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How to Speak about Your Ex in Front of Your Child

When divorces or break-ups occur, one or both former partners are hurt and/or angry.  These emotions can make it difficult for the former partners to form positive statements about each other.  Read on to learn why you should overcome this difficulty and speak positively about your ex in front of your child . . . and learn some great communication tips when speaking about your ex in front of your child as well. Why you should speak positively about your ex in front of your child.

  • It affirms your child’s sense of security.  Your child needs to know that his/her environment is stable and secure, that s/he is loved through thick and thin, that the love s/he receives is not lessened by the divorce or break-up.  Emotional upheaval (such as may result from warring former partners) compromises stability and security.  A child raised with warring parents learns anxiety, fear, and distrust.  When will the next fight break out?  How bad will it get?  I’m tired of hearing two people that I love tear each other apart; where can I go to get away from it all?  Why does it have to be this way?  Who is telling the truth?  Who is manipulative?  Can I rely on anyone to tell the truth with consistency?  If I fall in love one day, will that love turn to hate just like mommy’s and daddy’s did?  Is there such a thing as lasting love?  (Let’s not fail to notice in these questions the potential for running away, attaching quick intimacy in any relationship that may offer a more peaceful domestic alternative than the parental options, and victimization at the hands of predators who would take advantage of a vulnerable, frightened child.)  Further, a child who is raised in the domestic equivalent of a combat zone often gets lost in the conflict between his/her parents; the parents are so busy engaging in battles (both in-person and in the way that they speak about each other to third parties) that they fail to pay attention to their child or even notice the effect of their combat on him/her.  A child raised in such an environment may end up questioning whether s/he is loved by one or both of his/her parents.  This is often because either s/he has been repeatedly overlooked or because one or both parents have said something akin to, “S/He (the other parent) is so self-centered that s/he’s incapable of loving anyone but him-/herself!”  An oft-overlooked child will likely grow to misbehave in increasingly significant ways; the child is attempting to garner his/her parents’ attention, even if that attention comes in the form of discipline.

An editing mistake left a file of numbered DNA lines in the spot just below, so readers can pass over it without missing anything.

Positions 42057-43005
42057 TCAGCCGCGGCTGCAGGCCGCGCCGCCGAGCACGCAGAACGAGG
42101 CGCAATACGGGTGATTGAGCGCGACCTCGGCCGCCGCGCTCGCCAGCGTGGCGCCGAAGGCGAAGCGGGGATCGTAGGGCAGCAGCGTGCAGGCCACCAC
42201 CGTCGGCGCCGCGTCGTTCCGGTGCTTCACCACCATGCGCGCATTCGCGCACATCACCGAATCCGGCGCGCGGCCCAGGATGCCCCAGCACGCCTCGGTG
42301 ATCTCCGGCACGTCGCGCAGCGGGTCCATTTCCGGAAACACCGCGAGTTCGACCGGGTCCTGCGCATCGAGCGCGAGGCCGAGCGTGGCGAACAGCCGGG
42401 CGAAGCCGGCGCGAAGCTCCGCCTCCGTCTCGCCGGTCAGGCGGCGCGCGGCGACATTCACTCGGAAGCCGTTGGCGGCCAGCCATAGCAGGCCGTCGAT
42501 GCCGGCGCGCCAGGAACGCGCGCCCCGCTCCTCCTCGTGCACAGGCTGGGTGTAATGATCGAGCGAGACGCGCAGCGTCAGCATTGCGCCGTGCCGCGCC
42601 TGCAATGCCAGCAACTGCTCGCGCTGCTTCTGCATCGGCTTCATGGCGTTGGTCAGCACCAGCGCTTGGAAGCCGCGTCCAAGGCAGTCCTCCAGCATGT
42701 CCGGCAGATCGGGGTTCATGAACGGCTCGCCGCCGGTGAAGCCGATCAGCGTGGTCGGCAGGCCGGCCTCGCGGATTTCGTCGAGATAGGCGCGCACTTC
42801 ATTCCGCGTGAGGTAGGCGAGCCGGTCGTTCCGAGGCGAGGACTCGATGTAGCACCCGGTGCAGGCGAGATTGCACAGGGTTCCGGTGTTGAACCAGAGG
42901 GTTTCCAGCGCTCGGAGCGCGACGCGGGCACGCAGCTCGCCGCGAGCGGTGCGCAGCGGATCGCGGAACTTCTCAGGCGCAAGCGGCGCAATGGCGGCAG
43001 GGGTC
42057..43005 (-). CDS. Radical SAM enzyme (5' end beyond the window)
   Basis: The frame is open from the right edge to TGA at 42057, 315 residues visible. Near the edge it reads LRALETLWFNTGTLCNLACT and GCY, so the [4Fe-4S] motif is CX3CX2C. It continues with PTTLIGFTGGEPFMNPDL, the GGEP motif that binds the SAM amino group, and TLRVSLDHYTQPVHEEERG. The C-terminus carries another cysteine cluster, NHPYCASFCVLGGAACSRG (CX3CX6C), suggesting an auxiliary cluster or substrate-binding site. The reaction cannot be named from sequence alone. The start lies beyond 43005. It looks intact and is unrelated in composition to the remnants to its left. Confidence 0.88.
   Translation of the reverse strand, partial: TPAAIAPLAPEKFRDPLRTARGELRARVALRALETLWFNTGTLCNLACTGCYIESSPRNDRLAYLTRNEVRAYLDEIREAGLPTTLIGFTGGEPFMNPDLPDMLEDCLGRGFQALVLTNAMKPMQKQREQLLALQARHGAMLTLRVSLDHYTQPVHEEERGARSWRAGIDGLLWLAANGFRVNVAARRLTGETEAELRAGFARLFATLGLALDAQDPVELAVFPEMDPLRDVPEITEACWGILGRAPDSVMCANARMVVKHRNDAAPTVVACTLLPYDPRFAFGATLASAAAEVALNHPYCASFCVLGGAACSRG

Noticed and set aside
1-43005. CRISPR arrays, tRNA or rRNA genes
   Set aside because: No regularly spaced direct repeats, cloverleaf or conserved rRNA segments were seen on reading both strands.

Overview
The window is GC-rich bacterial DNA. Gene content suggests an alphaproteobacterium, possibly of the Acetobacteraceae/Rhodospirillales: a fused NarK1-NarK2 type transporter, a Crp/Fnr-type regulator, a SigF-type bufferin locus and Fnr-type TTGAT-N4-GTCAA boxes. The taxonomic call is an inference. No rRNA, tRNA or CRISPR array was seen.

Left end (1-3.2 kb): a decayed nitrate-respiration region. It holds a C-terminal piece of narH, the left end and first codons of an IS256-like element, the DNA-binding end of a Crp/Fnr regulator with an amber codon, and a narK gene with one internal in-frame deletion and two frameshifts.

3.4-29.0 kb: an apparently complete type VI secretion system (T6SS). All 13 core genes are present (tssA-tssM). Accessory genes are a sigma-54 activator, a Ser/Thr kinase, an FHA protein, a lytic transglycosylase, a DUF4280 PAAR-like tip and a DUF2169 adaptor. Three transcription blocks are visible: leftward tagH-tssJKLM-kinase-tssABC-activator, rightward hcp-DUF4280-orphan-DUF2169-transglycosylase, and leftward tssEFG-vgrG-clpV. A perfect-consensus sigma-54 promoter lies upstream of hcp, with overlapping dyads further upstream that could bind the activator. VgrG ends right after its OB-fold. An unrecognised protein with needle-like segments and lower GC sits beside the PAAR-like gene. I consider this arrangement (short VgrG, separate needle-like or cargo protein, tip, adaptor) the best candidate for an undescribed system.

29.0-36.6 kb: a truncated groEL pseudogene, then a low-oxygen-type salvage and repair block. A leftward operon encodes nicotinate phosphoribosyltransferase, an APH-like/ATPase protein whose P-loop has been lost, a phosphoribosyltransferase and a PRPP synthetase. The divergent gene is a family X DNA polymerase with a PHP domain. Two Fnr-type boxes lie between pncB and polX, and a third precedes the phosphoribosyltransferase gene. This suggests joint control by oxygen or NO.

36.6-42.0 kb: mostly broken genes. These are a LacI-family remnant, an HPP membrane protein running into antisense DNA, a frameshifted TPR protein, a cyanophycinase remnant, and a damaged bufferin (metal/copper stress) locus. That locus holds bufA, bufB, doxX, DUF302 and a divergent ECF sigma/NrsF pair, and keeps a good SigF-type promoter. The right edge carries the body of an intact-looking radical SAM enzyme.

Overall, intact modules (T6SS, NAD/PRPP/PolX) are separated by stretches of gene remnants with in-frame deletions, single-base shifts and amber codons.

• It affirms your child’s self-esteem.  Let’s compare, “Yes, Pat and I got a divorce about a year ago.  We’re doing well, though, and still consider ourselves blessed . . . after all, we wouldn’t have our pride-and-joy child if we hadn’t ever met!” with “Yes, Pat and I got a divorce about a year ago.  My child and I are struggling to get by now.  It’s too bad his/her dad’s such an @!%&*!!”  Your child knows that s/he is a product of both of you; s/he needs to know that s/he is a product of love, not a product of a regrettable liaison between one saint and one flagrant jerk.  Who wants to be 50% flagrant jerk by genetic composition?  Does this child who is half saint and half flagrant jerk grow to act out the alleged jerk-genes just because s/he believes it is his/her genetic predisposition . . . or does s/he work hard to be saintly to overcome the alleged jerk-genes?  In either scenario, is that the audio track you want running in your child’s head for the rest of his/her life?  Additionally, the child who should be the object of love for both you and your ex may end up feeling like s/he is merely a pawn, an expense, or time commitment for one or both of you.  Is that really the message you want to send?
  • It gives your child positive role modeling after which s/he can pattern his/her own healthy behaviors.  You know that your child watches what you do, learns from you, replicates your behaviors.  Are your behaviors worthy of replication?  Do you want your child to do the things you’ve done?  How would you feel if you saw your child saying mean-spirited things about another person?  How would you feel if you saw your child rising above anger, controlling his/her emotions, and exhibiting kindness and empathy instead?  Do you want your child to learn to communicate tactfully?  Do you want your child to be able to exhibit cooperation and forgiveness?  If so, then you must lead by example.